Can my ex take part in “dangerous” activities with our children?
Navigating different parenting styles is a familiar challenge for most couples. But when parents go their separate ways, those differences are highlighted more than ever and can lead to conflict.
One mum recently had a question about what kind of activities her ex-husband could do with their seven-year-old daughter, of whom they shared custody.
The dad and his new girlfriend had taken the daughter for a “substantial” haircut, as well as a go-karting outing.
The mother felt that a drastic haircut without consulting her was inappropriate and that go-karting was a dangerous activity she did not approve of. “Can my ex do whatever he likes with my daughter when she is with him?,” she asked.
Firstly, it’s a good idea to have a parenting plan or parenting orders in place. And before going to court to fight about a haircut, you will be required to attend mediation or family dispute resolution. This can be accessed through Family Relationship Centres, and a number of other community organisations.
The aim of going through a mediation process is to come to an agreement about the issues in dispute and have a parenting plan or a consent order drawn up, signed and then lodged with the court.
A parenting plan is a written agreement created by parents that is unique to your circumstances and made in the best interests of your children. The plan will detail practical aspects of the responsibilities of both parents and how decisions will be made about your children.
Parenting plans can cover a broad range of issues including living arrangements, education and health care, as well as the type of discipline children will receive and how to come to an agreement on outings and activities.
Potentially, there is a never-ending list of care issues that might come up including, sporting activities, who the child spends time with, bedtime, diet and even what the child is allowed to watch on TV.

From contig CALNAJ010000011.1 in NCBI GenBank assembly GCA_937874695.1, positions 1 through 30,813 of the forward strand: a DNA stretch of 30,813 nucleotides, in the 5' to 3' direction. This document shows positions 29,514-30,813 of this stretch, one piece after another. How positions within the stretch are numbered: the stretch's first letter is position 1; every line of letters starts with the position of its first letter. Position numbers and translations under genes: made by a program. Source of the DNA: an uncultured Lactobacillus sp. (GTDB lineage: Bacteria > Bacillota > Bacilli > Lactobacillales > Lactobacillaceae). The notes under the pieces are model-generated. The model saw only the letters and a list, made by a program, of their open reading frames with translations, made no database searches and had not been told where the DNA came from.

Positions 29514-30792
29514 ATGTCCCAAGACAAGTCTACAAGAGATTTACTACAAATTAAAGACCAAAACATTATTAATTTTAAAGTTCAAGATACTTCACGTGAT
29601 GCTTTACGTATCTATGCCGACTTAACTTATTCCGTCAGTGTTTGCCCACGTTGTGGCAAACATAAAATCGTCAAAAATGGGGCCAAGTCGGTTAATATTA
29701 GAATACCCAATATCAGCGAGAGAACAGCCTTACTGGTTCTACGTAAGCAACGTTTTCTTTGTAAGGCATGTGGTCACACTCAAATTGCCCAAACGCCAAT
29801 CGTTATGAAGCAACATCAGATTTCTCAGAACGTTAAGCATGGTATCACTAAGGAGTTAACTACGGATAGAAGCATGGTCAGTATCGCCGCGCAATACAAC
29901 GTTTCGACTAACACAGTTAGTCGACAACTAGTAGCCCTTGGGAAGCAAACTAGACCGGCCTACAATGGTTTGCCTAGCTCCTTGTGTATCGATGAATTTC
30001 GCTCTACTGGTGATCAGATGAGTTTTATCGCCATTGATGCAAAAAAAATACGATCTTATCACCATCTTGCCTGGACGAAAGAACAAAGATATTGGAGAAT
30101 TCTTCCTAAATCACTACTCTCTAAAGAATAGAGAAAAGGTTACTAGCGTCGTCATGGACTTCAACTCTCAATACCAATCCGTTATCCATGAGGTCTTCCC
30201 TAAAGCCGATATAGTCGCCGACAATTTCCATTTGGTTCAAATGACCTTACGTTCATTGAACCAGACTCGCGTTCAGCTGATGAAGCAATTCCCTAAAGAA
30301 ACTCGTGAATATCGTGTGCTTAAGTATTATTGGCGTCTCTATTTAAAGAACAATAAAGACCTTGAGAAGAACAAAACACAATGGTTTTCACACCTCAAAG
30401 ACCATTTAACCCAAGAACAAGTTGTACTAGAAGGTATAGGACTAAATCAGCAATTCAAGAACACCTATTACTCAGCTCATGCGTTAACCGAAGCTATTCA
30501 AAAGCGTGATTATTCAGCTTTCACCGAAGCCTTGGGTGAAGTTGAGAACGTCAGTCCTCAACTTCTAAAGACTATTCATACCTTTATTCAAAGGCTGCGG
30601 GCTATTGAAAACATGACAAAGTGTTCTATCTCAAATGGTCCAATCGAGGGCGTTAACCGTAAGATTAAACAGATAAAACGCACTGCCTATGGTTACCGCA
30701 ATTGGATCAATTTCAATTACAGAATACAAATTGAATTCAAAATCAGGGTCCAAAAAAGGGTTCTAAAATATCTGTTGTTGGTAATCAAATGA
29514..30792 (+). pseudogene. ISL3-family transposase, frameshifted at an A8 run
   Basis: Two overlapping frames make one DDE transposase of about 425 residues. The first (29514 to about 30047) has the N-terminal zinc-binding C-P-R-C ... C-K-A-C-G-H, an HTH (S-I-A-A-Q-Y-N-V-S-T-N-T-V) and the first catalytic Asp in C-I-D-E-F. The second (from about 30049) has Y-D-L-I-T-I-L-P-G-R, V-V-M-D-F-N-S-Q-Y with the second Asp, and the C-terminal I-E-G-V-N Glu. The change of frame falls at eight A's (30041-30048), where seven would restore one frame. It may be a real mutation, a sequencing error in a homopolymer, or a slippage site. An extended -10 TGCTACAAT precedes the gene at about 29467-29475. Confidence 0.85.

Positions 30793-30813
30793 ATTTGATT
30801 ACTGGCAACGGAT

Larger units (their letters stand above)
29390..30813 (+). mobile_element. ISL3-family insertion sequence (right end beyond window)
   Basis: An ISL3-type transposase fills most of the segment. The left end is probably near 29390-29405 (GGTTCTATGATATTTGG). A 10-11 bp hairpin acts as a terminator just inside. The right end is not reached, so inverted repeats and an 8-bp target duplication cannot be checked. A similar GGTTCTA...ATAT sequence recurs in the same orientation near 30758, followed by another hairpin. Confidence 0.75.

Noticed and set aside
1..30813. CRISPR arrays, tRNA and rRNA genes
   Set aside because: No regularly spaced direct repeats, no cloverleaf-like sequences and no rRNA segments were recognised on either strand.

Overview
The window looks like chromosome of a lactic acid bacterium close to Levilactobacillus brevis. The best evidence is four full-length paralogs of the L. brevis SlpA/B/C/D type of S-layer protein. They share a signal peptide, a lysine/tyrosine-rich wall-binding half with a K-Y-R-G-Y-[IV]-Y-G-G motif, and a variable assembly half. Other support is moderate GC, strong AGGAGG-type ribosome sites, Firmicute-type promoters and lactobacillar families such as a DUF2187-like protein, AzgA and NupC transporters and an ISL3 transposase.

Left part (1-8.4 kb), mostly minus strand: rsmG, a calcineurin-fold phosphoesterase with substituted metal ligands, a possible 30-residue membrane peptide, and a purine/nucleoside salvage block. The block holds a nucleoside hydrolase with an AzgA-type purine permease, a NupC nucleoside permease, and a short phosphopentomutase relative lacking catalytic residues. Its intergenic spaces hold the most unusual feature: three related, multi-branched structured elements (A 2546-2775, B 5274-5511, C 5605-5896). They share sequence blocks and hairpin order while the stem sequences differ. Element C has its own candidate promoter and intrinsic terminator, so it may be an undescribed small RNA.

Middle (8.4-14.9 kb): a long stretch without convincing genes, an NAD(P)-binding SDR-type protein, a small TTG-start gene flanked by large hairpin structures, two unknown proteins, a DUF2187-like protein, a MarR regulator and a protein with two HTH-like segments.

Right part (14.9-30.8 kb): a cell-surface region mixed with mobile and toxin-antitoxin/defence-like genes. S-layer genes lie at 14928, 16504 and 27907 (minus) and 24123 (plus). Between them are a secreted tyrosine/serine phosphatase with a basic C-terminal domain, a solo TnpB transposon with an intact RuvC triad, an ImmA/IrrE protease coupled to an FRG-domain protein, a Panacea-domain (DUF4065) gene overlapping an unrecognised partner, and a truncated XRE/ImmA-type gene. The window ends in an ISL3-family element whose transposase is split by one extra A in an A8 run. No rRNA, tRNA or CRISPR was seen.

The Family Law Act provides that if there is no court order or parenting plan in place, then both parents have equal and shared day-to-day and long term responsibility for their child.
When difficulties arise, they can be addressed by parents talking directly about the issue, going to mediation or seeking legal advice.
It’s better to address any issues sooner rather than later and getting a written parenting plan can be of enormous help.
Sometimes the court will consider an order for sole parental responsibility. This happens in cases where parents cannot communicate with each other effectively or if there are safety issues involved. The parent with sole parental responsibility can make unilateral decisions about major long-term issues such as health, education and religion, without consulting the other parent.
So to answer the original question – “can my ex do whatever he likes when he’s with my daughter” – unless there is a detailed parenting plan in place, the general answer is yes. If you’d like that to change, it’s time to think about mediation and getting some orders in place.
If you have questions about parenting plans, custody arrangements or any other aspect of family law, please call our office on: (07) 3221 4300 or email: [email protected] Our family law experts are here to help you through this time.